Home » General » Perfect Rain Season Gone, Experts Say

The perfect rain season is gone, and in its place now stand imperfect, unpredictable and volatile seasons due to climate change, experts say.

And farmers are better aised to stop expecting that “perfect rain season” as in the past, according to Dr Leonard Unganai, a climate change and agriculture expert with the UN Development Programme (UNDP).

This way they can plan better, he said, produce improved yields and avoid the pitfalls of unforeseen climate and weather extremes such as the drought and flash flooding from last summer.

“Yes, the rainfall season was not one of the best,” Dr Unganai said, in view of the 2014-15 farming season, now known to have failed and left thousands of families in most parts of the country in need of food aid.

“But I think farmers should never expect a perfect season. With climate change, things can even get worse. Despite the ‘poor rainfall pattern’ there are a number of farmers that are likely to have a good harvest this season. The question then should be, ‘what did those farmers do differently?”

In the past, rainfall may not have been necessarily perfect, but was more predictable and less variable. Smallholder farmers had a good understanding of when the rains begun and when they ended.

However, precipitation has declined 5 percent across Zimbabwe in the last 50 years owing to climate change, according to the Meteorological Services Department, causing significant crop failure.

Those that did things differently last cropping season helped save 85 percent of the food crops, but could not prevent the certainty of food shortages, which Government plans cover through imports.

Those smallholder farmers who carried on business-as-usual when faced with flash flooding and long mid-season dry spells did not know what to do, and gave up their crops as weeds took control.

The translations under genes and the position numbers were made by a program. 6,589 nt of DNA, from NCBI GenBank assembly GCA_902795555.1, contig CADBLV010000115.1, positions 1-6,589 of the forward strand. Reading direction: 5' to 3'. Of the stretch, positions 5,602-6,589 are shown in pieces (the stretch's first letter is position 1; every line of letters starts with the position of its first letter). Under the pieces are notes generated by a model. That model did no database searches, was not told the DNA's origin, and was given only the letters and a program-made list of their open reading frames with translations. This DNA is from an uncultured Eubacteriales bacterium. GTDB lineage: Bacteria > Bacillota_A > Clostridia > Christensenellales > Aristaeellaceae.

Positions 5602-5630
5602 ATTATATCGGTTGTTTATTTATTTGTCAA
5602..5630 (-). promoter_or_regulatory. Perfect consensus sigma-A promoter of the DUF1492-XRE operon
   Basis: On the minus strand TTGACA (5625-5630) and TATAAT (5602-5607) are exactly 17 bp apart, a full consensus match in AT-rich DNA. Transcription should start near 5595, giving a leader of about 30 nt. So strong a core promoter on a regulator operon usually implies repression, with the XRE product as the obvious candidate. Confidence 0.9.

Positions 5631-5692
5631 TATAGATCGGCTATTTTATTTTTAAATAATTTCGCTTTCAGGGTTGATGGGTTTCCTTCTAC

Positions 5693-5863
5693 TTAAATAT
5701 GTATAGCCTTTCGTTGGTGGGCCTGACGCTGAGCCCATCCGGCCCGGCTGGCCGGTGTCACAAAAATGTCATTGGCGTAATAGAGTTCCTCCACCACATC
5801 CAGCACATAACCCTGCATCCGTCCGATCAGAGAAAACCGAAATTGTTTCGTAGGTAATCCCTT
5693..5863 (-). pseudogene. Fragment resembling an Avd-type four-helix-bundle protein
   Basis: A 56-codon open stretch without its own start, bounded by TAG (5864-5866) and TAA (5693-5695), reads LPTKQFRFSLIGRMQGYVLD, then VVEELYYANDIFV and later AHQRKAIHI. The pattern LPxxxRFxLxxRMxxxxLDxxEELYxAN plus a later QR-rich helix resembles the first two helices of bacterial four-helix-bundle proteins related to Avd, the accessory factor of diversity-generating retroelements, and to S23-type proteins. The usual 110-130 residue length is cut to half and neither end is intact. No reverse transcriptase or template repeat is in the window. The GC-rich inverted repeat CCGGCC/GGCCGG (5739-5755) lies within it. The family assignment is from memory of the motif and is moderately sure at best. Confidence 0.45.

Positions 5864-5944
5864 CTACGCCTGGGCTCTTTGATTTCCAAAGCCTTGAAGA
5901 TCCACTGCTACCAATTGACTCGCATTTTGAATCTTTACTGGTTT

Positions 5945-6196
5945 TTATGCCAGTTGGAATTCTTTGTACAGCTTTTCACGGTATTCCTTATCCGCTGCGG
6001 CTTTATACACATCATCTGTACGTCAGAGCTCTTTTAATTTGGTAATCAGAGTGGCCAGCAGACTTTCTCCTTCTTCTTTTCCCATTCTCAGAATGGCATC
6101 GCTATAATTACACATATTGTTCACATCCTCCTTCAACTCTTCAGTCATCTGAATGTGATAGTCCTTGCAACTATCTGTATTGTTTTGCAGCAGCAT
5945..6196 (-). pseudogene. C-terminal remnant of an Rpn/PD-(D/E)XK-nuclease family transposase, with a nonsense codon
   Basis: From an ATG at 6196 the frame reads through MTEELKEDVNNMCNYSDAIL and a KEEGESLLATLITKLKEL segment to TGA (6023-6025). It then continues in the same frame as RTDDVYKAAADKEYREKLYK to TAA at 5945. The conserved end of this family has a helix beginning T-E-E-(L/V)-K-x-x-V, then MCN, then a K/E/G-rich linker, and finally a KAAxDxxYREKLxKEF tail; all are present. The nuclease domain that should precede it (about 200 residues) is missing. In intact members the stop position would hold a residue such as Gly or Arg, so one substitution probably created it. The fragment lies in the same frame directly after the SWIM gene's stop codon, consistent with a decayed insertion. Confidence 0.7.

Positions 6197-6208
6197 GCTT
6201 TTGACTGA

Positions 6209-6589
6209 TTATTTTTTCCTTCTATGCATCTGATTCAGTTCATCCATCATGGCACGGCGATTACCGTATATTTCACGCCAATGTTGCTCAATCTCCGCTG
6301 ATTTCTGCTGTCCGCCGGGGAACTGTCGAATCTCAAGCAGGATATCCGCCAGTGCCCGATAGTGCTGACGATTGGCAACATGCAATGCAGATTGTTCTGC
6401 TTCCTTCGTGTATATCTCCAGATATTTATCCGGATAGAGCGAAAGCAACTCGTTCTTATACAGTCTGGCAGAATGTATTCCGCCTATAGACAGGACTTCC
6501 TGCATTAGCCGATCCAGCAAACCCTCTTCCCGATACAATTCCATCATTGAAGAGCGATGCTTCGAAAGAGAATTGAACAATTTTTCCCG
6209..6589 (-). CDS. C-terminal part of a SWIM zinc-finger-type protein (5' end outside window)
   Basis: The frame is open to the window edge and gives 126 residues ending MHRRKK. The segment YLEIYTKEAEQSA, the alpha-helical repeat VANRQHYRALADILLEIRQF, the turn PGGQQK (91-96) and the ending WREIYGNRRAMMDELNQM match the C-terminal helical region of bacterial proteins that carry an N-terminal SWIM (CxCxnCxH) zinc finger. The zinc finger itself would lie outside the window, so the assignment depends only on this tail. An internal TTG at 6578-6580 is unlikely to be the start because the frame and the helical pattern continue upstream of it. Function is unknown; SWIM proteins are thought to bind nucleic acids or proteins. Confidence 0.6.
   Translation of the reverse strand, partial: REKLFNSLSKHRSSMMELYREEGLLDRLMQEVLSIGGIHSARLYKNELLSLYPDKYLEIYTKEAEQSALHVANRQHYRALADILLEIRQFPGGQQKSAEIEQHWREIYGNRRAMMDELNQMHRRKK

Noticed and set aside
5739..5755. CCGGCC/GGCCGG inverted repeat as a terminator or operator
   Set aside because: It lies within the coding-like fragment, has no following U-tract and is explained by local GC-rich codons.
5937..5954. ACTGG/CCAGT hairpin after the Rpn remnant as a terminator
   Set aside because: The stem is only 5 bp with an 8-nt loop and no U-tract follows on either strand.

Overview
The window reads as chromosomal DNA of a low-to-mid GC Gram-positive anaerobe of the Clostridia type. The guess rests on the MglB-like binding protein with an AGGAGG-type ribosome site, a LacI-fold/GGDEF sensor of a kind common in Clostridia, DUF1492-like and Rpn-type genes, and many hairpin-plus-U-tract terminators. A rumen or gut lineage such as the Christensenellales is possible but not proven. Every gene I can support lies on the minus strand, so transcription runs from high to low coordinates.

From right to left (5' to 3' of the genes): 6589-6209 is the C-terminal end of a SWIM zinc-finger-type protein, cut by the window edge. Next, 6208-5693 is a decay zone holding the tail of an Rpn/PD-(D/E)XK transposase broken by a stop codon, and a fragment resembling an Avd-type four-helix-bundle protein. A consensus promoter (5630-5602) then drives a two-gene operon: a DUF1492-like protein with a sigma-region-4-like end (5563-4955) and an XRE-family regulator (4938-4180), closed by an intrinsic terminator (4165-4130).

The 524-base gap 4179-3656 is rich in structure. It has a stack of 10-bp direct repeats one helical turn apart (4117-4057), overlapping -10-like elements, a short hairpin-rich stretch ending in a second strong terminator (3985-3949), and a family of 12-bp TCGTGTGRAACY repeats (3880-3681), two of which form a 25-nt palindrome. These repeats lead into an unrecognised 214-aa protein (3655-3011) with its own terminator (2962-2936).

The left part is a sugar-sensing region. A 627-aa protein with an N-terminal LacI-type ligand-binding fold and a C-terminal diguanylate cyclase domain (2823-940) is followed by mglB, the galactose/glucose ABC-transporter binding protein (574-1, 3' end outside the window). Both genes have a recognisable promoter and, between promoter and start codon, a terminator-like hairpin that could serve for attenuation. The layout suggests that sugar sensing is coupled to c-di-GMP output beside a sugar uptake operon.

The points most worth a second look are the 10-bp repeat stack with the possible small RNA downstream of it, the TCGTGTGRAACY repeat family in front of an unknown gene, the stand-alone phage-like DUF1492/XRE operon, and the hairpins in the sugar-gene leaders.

“This meant the limited soil moisture farmers had was going towards supporting weeds instead of crops,” Dr Unganai said, by email.

“The point is — the farmer can make a huge difference between a good and poor harvest. Farmers that did well this season got a number of things right — they managed their soil moisture and soil fertility well, planted on time and kept their crops weed free.

“Those with access to irrigation or on soils with high water holding capacity also had an aantage. But you also need other support systems to work well — such as markets and finance services.”

Adaptation Under Threat

With climate change, safety can never be guaranteed. Even those crops built to resist extremes are failing. Pastures are depleted.

Last summer, small grains failed in the low-rainfall provinces of Masvingo, Midlands and Matabeleland South, by margins of up to 70 percent, in some instances, according to Government estimates. Usually, they perform better in those regions.

That is the emerging challenge to climate adaptation, and one which the UN Expert Panel on Climate Change warned of in its Fifth Assessment Report last year.

“This might also show that there are a number underlying drivers of vulnerability in these regions that require urgent attention,” said Dr Unganai.